What does it actually mean?
Sustainable sourcing is generally used to describe a holistic approach to a procurement exercise, focusing not only on commercial factors, but also the environmental and societal impact of what we plan to do. To some organisations, sustainable sourcing is dealt with by the publication of a CSR policy on the company website, to others it means a great deal more. As we go about our professional lives in business, we regularly encounter terms such as sustainability, ethics, corporate social responsibility, but, do we as procurement professionals truly understand the importance of our role in driving the agenda, and understand where the key challenges remain?
How did we get here?
The food supply chain today is more complex than ever before; consumers’ expectations around choice, availability and value-for-money are central to this. Having spent time working at one of the world’s largest food businesses, I would say that few products, if any, evoke the same level of emotion as food. The furore caused by the 2013 horse meat scandal, one of Europe’s largest ever food safety breaches, is just one case in point. Despite most large UK-based food businesses having CSR policies in place, and mountains of audit files and accreditations paying tribute to their ways of working, few avoided being caught out in one way or another.
Remarkably, a 2015 survey commissioned by Achilles highlighted that 65% of businesses still acknowledged that they needed a more effective system for managing their supply chains, owing to their ever-increasing complexity. In the years since, the challenge of cleaning up the mess has dropped squarely at the door of procurement, and as the gatekeepers of our supply chains, rightly so!
The risks of the unknown
Between 1997 and 2015 the value of UK food and non-alcoholic beverage imports increased by more than 130%. This shift signifies the impact of globalisation on the food and beverage supply chain and has resulted in us having more supply options available to us than ever before. With the backdrop of increasing demand and competition between producers and manufacturers, many organisations have been able to introduce new, less traditional supply solutions which have contributed significantly to the profitability of their businesses. The unavoidable consequence is, of course, the challenge of truly understanding your supply chain, and the susceptibility to the risks associated with the unknown. Only a few weeks ago, KFC has found itself in the news for shutting half of its 900 outlets in the UK due to supply chain failures at their new delivery partner DHL. Of course, these situations cannot always be avoided, but serve as a timely reminder to procurement professionals, of the importance in considering factors other than cost alone.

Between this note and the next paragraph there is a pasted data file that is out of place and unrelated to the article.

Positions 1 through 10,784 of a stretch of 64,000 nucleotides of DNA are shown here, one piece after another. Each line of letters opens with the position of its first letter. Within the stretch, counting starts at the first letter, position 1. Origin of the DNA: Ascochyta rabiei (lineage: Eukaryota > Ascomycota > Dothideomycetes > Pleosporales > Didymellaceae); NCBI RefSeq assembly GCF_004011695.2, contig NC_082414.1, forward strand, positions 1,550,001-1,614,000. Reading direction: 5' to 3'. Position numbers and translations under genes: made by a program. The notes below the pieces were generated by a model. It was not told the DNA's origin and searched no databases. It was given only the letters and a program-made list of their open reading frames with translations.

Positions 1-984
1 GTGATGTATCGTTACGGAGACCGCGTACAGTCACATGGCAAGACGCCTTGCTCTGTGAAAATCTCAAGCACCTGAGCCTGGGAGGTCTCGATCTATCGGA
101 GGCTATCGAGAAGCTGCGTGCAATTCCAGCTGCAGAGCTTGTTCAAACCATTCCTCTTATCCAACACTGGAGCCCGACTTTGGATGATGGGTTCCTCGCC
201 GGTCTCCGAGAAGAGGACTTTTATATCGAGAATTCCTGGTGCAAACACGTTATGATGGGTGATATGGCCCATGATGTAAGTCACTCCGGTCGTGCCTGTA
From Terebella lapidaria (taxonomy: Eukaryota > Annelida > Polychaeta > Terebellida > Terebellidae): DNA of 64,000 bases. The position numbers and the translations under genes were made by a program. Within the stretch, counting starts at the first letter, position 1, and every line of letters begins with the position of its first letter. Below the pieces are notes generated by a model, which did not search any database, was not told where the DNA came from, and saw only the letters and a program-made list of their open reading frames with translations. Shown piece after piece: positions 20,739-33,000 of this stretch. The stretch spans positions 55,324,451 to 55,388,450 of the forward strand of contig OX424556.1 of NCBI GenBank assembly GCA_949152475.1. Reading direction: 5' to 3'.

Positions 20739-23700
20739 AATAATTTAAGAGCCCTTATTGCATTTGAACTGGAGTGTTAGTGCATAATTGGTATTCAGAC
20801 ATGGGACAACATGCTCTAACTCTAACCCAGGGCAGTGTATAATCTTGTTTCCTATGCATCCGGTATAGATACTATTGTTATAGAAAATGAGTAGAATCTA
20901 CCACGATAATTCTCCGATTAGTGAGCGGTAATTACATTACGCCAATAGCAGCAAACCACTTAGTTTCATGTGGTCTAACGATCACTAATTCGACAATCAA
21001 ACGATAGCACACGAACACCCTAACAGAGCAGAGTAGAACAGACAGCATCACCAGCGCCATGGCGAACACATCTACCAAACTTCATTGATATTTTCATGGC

It is often mentioned in business, that everything which gets measured gets managed, so how can we manage the risks present throughout our supply chains, if we are not in possession of all the facts? This issue is, of course, not unique to food. The fashion industry is just one other industry which has experienced similar levels of scrutiny due to low-cost country sourcing during recent years, particularly in response to the Rana Plaza clothing factory collapse in 2013, which claimed over 1000 lives.
So, what next?
Procurement is key to unlocking value in this area, and supply chain transparency is critical to success. I am not proposing a new strategy for solving the issues related to sustainable sourcing, instead, I am highlighting the risks of not putting its consideration at the front and centre of everything we do.
Managing supply chain risk is something that we, as procurement professionals, do each day. However, can we really say that the tick-boxes on tender documents, the tyre-kicking on factory walks, and the annual audit processes are all we need to do? While these practices are valuable, they only really scratch the surface. The need for supply chain transparency goes way beyond having visibility of your direct tier one suppliers; provenance is king among today’s consumers.
In the kaleidoscope which is a food supply chain, the importance of developing a sourcing strategy that engages with all tiers of the chain- from farm to fork- is paramount. Following on from the fallout of Horsegate, the reputational and commercial damage caused by poorly-managed supply chains is well-known, and it is therefore incumbent upon us to take ownership of the problem. The most effective way for us to do this, is by continuously scrutinising our own supply chain and investing in technologies to help us along the way.
It is not all about managing risk, however; a clean and agile supply chain benefits productivity, enables timely response to crises, fosters strong working relationships, and gives a level of resilience which should not be underestimated! It goes without saying that there are significant costs associated with achieving a fully-visible and sustainable supply chain, but having considered the risks, can we really afford not to embrace them?